I attended an event at the Community Church of New York, sponsored by CODEPINK and Gold Star Families for Peace. Speakers included Cindy Sheehan, Mimi Evans of Military Families Speak Out, singer/songwriter/ Holly Near, Medea Benjamin, co-founder of CODEPINK, and the Iraqi Women 's Delegation.
Ms. Near 's beautifully clear voice and song for peace was the perfect prelude to the words of the other women.
Benjamin, who hosted the program, has a long record of activism, working over 20 years to support human rights around the world. Tireless and dedicated in her beliefs, this dynamo has traveled to Iraq, providing humanitarian aid to so many Iraqi people.
The Iraqi women 's stories are heart wrenching testimonials to the atrocities of war. It was painful to listen as each spoke with dignity, telling what their lives had been like before the United States invaded and what they live with, day in, day out, now. Each of us should just try and imagine what it would be like to have our culture destroyed, our cities leveled, and our loved ones taken in the night or killed. Then attempt to reconcile this with the words of George Bush, the architect of the invasion, who continues to lie about spreading democracy and freedom.
These personal stories are never presented by our mainstream news outlets that parrot the Bush Administration and tell us that the insurgency is under control. The Iraqi women said, "Don 't believe what you hear in your news. " Their politicians live in the "Green Zone, " and are inaccessible to ordinary Iraqis.
A Kurdish woman said that her people were abandoned by our country after the first Gulf War. "As a Kurd, I know what it 's like to live under
bombardment. The United States brought Saddam into power and gave him weapons to use against Kurds. " She spoke of the 20 million Kurds now living as refugees in Turkey.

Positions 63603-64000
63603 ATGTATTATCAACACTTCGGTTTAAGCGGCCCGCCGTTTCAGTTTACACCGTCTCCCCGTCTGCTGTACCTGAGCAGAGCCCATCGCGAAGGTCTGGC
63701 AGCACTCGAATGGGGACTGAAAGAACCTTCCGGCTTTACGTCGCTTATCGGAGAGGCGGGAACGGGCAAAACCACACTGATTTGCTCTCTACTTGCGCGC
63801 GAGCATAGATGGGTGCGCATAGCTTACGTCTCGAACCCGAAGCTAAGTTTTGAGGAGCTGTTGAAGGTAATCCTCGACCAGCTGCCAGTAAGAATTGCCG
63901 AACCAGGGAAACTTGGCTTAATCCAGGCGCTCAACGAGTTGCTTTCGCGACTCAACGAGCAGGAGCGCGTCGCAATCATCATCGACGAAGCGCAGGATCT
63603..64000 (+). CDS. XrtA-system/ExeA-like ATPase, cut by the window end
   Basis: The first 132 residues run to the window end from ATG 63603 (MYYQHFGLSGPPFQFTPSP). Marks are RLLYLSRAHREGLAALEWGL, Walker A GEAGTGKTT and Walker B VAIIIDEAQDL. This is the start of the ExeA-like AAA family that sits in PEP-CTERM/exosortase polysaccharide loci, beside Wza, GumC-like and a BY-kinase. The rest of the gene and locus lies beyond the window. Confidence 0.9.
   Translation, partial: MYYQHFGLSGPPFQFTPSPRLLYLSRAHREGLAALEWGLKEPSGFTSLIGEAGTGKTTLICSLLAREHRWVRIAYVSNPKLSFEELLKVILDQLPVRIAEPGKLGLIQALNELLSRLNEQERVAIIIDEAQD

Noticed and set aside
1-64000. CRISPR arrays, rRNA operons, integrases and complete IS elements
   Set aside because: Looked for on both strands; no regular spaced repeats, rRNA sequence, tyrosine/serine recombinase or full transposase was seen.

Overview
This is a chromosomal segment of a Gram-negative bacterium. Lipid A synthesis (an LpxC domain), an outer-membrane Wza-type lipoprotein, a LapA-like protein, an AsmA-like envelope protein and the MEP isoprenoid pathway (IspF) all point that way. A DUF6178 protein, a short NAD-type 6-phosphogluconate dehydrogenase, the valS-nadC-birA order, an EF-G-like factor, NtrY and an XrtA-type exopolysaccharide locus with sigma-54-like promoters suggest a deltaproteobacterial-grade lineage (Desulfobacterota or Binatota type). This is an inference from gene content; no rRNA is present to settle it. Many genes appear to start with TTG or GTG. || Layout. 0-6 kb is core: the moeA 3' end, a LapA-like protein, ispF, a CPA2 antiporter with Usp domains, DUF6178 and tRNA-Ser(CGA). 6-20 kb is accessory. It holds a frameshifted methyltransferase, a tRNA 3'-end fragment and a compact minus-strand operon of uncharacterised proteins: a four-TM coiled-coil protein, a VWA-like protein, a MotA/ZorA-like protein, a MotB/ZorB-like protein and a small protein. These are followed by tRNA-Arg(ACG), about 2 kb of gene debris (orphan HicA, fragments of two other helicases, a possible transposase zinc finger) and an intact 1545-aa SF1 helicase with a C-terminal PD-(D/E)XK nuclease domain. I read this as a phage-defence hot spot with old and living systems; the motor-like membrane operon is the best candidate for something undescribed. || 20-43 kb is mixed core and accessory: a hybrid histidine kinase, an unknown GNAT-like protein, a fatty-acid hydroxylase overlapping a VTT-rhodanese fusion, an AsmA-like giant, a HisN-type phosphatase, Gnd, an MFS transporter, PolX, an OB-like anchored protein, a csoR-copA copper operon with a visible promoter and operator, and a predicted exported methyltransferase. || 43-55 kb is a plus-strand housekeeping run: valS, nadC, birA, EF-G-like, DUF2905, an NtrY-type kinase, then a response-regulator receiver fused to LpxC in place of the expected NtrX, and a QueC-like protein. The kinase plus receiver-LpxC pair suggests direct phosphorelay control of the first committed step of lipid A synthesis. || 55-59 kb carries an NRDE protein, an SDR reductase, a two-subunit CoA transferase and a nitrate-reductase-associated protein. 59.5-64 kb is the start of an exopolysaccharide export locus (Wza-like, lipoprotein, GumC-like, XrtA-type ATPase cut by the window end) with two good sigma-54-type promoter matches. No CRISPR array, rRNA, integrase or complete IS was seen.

Another Iraqi woman described the aerial bombing that 's flattened the cities and killed so many civilians. She said, "When Americans hear a terrorist may be in a house, they bomb and destroy. " In other words, we aren 't just targeting a few men, we 're taking out huge areas and killing innocent people. These actions don 't spread freedom and democracy. Instead, we are raining down destruction, fear and hatred, using the same kinds of weapons we went there to wipe out --weapons banned by the international community.
I took a picture of my nephew, Marine Lance Cpl. Chase J. Comley. He was killed in Iraq on August 6, 2005. I wanted to show the photo to Cindy Sheehan. I 'd never met her but we have an e-mail relationship and share the bond of loss. She 'd asked me to speak in Brooklyn on behalf of GSFP early in January and to read her message at the World Can 't Wait Rally in DC. A nice man I met gave me a nod that Cindy had arrived so I went outside to meet her. She looked at me and when I said, "I 'm Missy Beattie " we fell into each other 's arms and cried. Then, I showed her Chase 's picture.
When it was Cindy Sheehan 's time to stand at the podium, the audience sat in reverence for this mother who galvanized the peace movement, bringing attention to a cowardly president. We cheered when she let George W. Bush have it. She was emphatic in her conviction that Bush pulled the trigger that entered her son Casey 's brain. She chastised him for valuing American babies more than Iraqi babies. She ripped him one for lying that he 's making the world and our country a safer place. Cindy, then, told a poignant story about receiving an e-mail from an Iraqi woman whose son was killed when Casey died. This grief stricken mother wrote to Cindy, telling her "We don 't want to kill Americans. We just want you out of our country. "
Cindy praised the courage of the Iraqi women who sat behind her. "They didn 't want this, " she said. "They 're not crazy about George Bush 's freedom and democracy. "
"Their country is in shambles; our country is in shambles. "
"No more money for killing; instead, money for reparations. "